Consequences Of Growth

Gustavo Moser:

The consequences of “growth” are starting to show; the impact on our crags is visible. Shameless ethics and a lack of climbing etiquette are actually changing and indeed damaging the climbing experience. This article is not intended to say what the “right” code of behavior is. It is intended to show that there is a problem and that the people and companies that expect to make a profit or a living from our sport are directly responsible for educating the people who decide to make this discipline a part of their lives.

He goes on to list several things he feels could be done to address these issues that had me nodding as I read each one.

Posted In: Access, Asides

Subscribe

Subscribe to the RSS feed to receive updates, and follow us on Twitter & Facebook

8 Responses to Consequences Of Growth

  1. splitter choss September 12, 2012 at 10:58 am #

    Thanks for sharing this, so good.

    GD Star Rating
    loading...
  2. Seggawy September 12, 2012 at 11:19 am #

    Well, I certainly agree with his overall point. Most of his article, however, consists of blanket statements and vague generalizations about about the climbing industry and professional responsibility.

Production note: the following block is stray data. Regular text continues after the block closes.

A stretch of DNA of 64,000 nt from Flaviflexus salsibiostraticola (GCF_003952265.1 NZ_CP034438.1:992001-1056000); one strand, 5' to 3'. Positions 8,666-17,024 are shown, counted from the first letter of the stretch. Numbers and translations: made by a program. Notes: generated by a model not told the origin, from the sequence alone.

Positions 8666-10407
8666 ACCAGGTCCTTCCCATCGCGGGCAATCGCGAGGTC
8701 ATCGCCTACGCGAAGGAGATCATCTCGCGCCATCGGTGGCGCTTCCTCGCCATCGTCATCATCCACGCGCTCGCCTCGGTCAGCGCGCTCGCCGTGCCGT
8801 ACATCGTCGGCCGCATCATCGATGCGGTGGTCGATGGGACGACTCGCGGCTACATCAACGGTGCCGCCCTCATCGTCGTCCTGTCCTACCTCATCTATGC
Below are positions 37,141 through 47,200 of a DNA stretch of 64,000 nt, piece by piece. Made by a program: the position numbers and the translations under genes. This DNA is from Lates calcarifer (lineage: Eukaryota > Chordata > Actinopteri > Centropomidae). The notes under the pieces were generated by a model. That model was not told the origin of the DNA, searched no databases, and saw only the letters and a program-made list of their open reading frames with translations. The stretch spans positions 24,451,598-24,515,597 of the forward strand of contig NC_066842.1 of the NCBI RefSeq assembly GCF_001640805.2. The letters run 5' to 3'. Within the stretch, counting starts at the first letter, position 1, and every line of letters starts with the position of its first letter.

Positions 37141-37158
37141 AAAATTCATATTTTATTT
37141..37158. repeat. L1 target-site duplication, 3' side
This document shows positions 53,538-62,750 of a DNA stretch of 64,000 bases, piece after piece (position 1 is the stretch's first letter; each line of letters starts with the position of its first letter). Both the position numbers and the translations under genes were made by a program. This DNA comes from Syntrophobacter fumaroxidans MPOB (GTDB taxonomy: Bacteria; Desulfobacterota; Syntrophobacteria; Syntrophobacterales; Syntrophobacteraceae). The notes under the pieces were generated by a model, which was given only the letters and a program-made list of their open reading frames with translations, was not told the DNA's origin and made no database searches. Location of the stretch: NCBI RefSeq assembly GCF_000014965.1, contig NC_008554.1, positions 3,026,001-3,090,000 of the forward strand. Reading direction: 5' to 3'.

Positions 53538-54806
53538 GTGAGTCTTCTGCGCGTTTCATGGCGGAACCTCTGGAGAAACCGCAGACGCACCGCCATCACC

The only form of “impact” actually mentioned is leaving finger tape on the ground. And if you see someone leave their finger tape on the ground, you need to immediately tell them to pick it up and explain why they need to do so. If you see trash on the ground while out at the crag, pick it up instead of shaking your head and walking past. If even half the climbers out there carried a trash bag and picked up all the trash they saw when they went climbing, our crags would be spotless. And, it would be a much more effective way of setting a good example than an ad in some magazine or a video on a semi-famous climber’s blog.

    It can’t hurt to have the industry make an attempt at raising awareness of impact, but specific examples of how to behave and how to take care of our climbing areas have to come from our peers. Because of the popularity of indoor climbing gyms, there are going to be newcomers to the sport who are not ‘outdoors’ people, who may not have that respect for the environment and leave-no-trace ethic. This isn’t going to change any time soon. It’s up to us to educate and set a good example.

    GD Star Rating
    loading...
  3. Jasin September 12, 2012 at 12:05 pm #

    Come on man, if you’ve grown up in the western world you’ve been told your entire life that littering is bad. If Sharma’s next video has him teaming up with Captain Planet to tell you to ‘leave no trace’ or your gym teaches the kids club to pick up their candy wrappers that won’t make a difference. Littering is done by accident or by assholes.

    The real issues with growing climber population are much more complicated. How to raise money for bathrooms so there isn’t poop everywhere? Are boom boxes are okay at the crag? How many routes can your group of newbies hog at one time? How do you stop holds from getting totally greaased up?

    GD Star Rating
    loading...
    • j September 12, 2012 at 12:44 pm #